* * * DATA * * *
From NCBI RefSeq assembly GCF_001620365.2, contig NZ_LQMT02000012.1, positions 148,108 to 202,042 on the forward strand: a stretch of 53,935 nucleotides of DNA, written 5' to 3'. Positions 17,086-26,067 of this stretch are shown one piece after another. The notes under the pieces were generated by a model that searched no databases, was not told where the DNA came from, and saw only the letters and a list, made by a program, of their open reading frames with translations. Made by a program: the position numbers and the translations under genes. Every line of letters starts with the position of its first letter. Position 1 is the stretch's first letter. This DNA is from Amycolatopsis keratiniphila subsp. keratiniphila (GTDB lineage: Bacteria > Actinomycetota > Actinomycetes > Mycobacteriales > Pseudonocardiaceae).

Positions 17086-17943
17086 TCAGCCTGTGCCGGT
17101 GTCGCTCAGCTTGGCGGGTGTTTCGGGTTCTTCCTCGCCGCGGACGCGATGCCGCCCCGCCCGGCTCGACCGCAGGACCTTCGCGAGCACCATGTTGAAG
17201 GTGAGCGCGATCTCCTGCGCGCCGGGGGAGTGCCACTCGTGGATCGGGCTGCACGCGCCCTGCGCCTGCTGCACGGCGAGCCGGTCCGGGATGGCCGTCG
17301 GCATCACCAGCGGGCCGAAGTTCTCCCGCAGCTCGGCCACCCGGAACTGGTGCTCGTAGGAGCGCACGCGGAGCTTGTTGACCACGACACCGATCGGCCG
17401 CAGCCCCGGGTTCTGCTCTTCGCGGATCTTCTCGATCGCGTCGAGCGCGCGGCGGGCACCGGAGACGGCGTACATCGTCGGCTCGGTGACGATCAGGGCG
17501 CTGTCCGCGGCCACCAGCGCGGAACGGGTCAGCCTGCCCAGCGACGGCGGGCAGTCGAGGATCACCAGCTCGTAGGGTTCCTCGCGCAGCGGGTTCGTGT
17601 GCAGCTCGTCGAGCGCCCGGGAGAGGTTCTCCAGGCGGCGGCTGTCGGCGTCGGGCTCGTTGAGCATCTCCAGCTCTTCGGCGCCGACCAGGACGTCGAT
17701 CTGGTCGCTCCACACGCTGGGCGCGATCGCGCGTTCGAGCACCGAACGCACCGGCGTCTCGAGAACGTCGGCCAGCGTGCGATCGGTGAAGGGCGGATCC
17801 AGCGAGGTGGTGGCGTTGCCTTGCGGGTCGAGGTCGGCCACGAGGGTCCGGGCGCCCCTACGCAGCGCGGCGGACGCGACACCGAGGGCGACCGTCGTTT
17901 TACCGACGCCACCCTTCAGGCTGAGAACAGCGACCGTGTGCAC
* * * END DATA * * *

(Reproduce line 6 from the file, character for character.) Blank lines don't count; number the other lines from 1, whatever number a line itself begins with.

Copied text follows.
17301 GCATCACCAGCGGGCCGAAGTTCTCCCGCAGCTCGGCCACCCGGAACTGGTGCTCGTAGGAGCGCACGCGGAGCTTGTTGACCACGACACCGATCGGCCG